Two studies, both sponsored by Bayer, found drospirenone to be as safe as other progestins.
In one, scientists at the Center for Epidemiology and Health Research in Berlin tracked for over a year more than 58,000 European women who had been prescribed various forms of birth control pills. They concluded that there was no greater risk of mortality, cancer or cardiovascular problems from pills with drospirenone than other oral contraceptives.
In the other, i3 Drug Safety, a company that provides pharmaceutical services to drug companies, followed for seven months almost 70,000 U.S. women taking various kinds of oral contraceptives, including ones containing drospirenone. The researchers concluded that more than 9,000 women would need to take Yaz or Yasmin for one extra case of deep vein thrombosis to occur.
Attorney A.J. de Bartolomeo, a partner at the San Francisco law firm Girard Gibbs who is helping shepherd lawsuits against Bayer, said women should be warned if there is even a slightly greater risk.
"We believe it's a dangerous drug, and the most important thing here is to allow women to make an informed choice and know what the comparable risks are before they put a drug in their body," De Bartolomeo said.
As of November, the Food and Drug Administration had received reports of 993 cases of pulmonary embolism (blood clots in the lungs), 487 of deep vein thrombosis (clots in the deep veins) and 229 of other blood clots for the two medications combined.
Some physicians think the attention the medications have received serves only to frighten women.
"Patients get hurt with these types of lawsuits," said Dr. Andrew Kaunitz, a professor of obstetrics and gynecology at the University of Florida's College of Medicine who has consulted with pharmaceutical companies, including Bayer. "They get scared not only with this one pill but all types of contraceptives."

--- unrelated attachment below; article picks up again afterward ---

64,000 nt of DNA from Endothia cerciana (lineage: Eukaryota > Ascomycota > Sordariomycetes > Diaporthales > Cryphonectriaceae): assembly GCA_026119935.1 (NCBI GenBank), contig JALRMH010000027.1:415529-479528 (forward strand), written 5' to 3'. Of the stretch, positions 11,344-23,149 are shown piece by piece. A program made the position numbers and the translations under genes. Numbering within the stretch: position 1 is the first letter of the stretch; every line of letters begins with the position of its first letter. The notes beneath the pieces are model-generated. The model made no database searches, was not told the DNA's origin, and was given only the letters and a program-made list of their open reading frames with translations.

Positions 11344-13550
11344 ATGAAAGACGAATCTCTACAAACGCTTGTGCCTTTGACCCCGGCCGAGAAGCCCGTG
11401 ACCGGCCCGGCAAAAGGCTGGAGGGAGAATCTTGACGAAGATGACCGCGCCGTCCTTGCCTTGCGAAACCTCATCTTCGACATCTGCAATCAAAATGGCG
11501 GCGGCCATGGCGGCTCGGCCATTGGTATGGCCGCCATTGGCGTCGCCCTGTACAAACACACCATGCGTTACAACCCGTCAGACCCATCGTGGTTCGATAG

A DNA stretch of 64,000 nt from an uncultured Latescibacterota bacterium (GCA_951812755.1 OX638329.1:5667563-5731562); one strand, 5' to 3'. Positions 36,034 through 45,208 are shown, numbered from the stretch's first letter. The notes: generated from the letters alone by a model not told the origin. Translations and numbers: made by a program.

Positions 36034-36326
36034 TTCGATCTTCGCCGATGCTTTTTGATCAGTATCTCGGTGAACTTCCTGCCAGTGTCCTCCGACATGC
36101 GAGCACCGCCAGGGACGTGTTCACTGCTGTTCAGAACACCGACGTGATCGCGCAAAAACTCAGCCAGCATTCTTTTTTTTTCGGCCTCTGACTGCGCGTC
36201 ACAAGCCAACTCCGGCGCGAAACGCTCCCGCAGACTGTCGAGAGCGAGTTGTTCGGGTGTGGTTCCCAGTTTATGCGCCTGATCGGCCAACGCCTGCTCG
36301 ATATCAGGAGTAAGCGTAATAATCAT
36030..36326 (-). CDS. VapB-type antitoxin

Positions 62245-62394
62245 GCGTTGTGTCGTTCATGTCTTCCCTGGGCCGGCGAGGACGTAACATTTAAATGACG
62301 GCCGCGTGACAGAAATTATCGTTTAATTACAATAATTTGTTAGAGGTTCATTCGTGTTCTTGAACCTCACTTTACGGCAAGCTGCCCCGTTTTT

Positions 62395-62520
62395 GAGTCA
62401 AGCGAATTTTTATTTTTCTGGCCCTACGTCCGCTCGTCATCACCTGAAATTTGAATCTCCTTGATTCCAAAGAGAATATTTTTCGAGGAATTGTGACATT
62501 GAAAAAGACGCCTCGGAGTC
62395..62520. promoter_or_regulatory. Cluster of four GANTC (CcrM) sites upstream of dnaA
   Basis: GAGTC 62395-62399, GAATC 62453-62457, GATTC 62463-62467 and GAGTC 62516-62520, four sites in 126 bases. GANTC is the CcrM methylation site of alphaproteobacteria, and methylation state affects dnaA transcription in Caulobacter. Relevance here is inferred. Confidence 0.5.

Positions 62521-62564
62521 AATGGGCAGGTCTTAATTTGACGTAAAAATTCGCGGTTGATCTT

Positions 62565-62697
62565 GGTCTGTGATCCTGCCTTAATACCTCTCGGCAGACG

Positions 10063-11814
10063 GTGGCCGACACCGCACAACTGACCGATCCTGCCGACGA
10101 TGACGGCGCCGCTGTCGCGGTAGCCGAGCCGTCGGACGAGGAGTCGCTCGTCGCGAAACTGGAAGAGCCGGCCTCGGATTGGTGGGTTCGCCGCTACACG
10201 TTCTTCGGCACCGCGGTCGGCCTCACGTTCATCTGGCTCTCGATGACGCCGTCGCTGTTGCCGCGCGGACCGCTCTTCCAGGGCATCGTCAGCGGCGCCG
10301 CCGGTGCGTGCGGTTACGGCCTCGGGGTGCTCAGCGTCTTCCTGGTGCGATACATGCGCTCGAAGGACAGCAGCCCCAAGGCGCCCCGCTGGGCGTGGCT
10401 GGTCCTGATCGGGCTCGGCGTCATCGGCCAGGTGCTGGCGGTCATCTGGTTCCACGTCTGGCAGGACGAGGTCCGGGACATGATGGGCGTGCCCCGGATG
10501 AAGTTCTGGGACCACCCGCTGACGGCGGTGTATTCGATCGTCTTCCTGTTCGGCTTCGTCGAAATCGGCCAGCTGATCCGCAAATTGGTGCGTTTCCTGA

Kaunitz said all types of oral contraceptives increase the risk of blot clots three- to fourfold. But, he added, pregnancy increases the risk of blood clots six- to 10-fold. He said he wouldn't recommend patients change their pills if Yaz or Yasmin are working well for them.
Dr. Anitra Beasley, a physician at the Leadership Training Academy of Physicians for Reproductive Choice and Health and a fellow at Columbia University in New York, has been telling her patients the same thing. She said many come in with worries after seeing commercials questioning the pills' safety — and that some have stopped taking Yaz only to return with an unwanted pregnancy.
"We've got great news from the FDA, that has looked at all of these studies and assures us that the best-done study shows that the risk of clots with Yaz is not greater than on any other birth control pill," she said. "And we have read all of the same literature and have come to the same conclusions — we didn't change our practices."
Dr. Anita Nelson, a professor of obstetrics and gynecology at UCLA's David Geffen School of Medicine who serves on the advisory board of Bayer, said the litigation runs the risk of "scaring the heck out of women."
"I have noticed a pattern, that every time a method of birth control gets popular it gets sued," she said. "The same thing happened for the patch; and we lost Norplant [for the same reason] even though it was very safe and effective."